Padre Alejandro Solalinde Guerra on "A Peaceful Revolution of Footsteps: Human Rights and Central American Migration through Mexico"
Friday, February 17, 2012, 11:00 a.m.
Auditorium of King Juan Carlos I of Spain Center, 53 Washington Square South, New York University, New York, NY 10012 (map)
11:00am – 12:30pm: A talk with Padre Solalinde
1:00 – 2:30pm: Panel discussion with Luisa Heredia (NYU), Alyshia Galvez (Lehman College), Shamina de Gonzaga (Co-founder of what moves you?), and Gala Narezo (Co-founder of what moves you?)
Padre Alejandro Solalinde Guerra is a Catholic priest, the coordinator of the Pastoral of Human Mobility for Mexico’s South Pacific Region and founder of Hermanos en el Camino migrant shelter in Ixtepec, Oaxaca. Padre Alejandro began his mission with migrants, when the conditions facing hundreds of thousands of Central American people riding trains northward through Mexico to the United States each year came to his attention. These men, women and children travel undocumented in the most desperate conditions, extraordinarily vulnerable to criminal predation. As he witnessed the intensification of violence directed at migrants in transit from criminal gangs and corrupt authorities, Padre Alejandro became convinced of the necessity to establish refuge in Ixtepec, Oaxaca, in southern Mexico, a critical juncture for routes north through the Isthmus of Tehuantepec. The ‘Hermanos en el Camino’ migrant shelter opened its doors in 2007, joining a system of over fifty shelters and food kitchens that have emerged along the unauthorized migratory route to the United States.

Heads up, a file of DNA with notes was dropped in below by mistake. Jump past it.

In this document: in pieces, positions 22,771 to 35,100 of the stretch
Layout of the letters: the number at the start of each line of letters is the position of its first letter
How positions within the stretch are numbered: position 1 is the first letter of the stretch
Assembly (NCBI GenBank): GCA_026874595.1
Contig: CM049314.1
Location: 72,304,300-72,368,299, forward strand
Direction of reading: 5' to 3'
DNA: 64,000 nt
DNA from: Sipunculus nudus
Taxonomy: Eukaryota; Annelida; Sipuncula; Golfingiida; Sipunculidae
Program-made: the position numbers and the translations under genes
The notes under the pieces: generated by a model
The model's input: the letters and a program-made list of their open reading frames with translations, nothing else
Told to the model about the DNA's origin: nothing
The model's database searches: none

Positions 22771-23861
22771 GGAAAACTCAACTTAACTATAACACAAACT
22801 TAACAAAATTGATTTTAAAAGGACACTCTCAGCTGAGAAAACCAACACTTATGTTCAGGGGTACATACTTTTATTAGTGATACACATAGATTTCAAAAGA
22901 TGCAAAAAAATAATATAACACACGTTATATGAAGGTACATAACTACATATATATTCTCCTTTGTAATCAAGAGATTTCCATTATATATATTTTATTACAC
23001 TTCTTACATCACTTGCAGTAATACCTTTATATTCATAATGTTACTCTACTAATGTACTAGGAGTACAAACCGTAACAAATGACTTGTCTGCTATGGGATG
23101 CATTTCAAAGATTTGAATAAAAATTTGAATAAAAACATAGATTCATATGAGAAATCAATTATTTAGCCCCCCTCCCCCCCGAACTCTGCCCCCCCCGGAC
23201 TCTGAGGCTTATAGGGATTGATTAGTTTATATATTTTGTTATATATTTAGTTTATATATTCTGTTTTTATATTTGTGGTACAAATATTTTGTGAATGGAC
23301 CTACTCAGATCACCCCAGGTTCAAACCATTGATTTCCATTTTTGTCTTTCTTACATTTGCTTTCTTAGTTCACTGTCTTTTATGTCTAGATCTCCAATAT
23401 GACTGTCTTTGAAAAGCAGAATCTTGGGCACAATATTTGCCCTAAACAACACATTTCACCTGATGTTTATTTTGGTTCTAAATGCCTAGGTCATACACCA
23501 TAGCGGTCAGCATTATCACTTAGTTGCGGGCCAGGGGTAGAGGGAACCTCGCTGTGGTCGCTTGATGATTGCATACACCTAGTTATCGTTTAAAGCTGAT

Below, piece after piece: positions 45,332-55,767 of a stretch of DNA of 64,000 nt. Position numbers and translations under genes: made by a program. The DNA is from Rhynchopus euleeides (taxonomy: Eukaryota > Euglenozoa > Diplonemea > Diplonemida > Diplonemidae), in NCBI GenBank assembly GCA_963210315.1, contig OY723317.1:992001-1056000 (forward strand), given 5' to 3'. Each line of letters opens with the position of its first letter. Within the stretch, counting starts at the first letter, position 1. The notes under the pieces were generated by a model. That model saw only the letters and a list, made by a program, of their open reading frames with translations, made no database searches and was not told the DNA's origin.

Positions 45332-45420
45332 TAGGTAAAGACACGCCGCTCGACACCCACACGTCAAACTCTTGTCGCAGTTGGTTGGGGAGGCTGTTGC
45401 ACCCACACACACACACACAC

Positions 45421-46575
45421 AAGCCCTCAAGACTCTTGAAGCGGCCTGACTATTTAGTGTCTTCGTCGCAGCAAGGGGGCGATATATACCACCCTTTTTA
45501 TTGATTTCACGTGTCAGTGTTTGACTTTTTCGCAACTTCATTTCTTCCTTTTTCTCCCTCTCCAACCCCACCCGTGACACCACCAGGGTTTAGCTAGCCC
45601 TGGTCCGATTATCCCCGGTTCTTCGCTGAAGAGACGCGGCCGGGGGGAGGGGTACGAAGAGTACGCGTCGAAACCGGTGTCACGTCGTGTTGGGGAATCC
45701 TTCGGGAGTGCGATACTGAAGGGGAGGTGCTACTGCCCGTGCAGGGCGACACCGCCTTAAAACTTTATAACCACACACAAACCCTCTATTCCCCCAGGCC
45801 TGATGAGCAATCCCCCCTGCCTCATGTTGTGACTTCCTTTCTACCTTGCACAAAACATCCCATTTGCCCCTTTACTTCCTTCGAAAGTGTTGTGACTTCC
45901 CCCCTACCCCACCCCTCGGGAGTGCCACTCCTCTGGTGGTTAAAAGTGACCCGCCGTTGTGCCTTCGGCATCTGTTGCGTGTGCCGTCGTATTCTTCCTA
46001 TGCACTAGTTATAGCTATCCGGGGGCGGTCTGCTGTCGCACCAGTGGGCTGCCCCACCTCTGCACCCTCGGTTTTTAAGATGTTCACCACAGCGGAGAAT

Since that time, the shelter has become a frontline in the fight against increasingly organized and brutal attacks on undocumented Central American migrants in transit through Mexico; the National Human Rights Committee of Mexico (CNDH) estimates that over 11,000 migrants were kidnapped in Mexico in a six-month period in 2010. U.S.-based family members of migrants receive ransom demands, and migrants without family members to pay these demands may be killed or trafficked into forced labor. Other migrants simply disappear without a trace during the journey.
In this context, the shelter provides a short respite from danger. It provides food, access to hygiene products and facilities, medical care, legal support to victims of crimes, a place to leave behind important information for family members in the event that migrants disappear during their journey, and spiritual support. The shelter also engages in activism on behalf of the migrants and human rights. It became the staging ground for numerous protests, and launched Padre Alejandro into the national political fight against abuses of human rights in Mexico. Because of this activism, Padre Alejandro has endured many death threats, and he has been spotlighted on the Amensty International Urgent Action List. Nonetheless, he continues his work without fear, convinced that he has found a mission from Jesus in service to the migrants.
Visit the Hermanos en el Camino website